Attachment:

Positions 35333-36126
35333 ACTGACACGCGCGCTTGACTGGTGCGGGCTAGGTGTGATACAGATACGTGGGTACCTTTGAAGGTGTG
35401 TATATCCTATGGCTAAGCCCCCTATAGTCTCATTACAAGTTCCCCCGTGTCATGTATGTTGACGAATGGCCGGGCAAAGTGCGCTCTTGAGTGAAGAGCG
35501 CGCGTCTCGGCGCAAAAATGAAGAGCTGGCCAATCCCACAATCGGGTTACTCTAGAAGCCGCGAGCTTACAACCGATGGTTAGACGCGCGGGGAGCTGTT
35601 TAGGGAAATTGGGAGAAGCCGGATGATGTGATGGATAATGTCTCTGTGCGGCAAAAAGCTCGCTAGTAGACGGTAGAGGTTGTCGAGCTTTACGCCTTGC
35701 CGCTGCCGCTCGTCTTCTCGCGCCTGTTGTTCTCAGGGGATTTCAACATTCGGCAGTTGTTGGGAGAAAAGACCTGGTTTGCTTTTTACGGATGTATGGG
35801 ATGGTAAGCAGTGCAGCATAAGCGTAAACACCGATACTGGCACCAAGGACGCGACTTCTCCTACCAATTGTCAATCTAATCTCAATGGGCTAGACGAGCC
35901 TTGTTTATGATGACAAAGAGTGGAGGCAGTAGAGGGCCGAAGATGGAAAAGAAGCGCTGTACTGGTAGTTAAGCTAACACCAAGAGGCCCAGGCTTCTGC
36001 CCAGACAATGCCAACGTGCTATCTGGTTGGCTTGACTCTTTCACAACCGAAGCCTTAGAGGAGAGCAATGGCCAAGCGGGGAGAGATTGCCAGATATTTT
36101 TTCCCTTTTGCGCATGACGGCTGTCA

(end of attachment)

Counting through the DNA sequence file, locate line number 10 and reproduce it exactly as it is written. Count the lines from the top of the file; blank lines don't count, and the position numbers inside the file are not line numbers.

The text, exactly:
36101 TTCCCTTTTGCGCATGACGGCTGTCA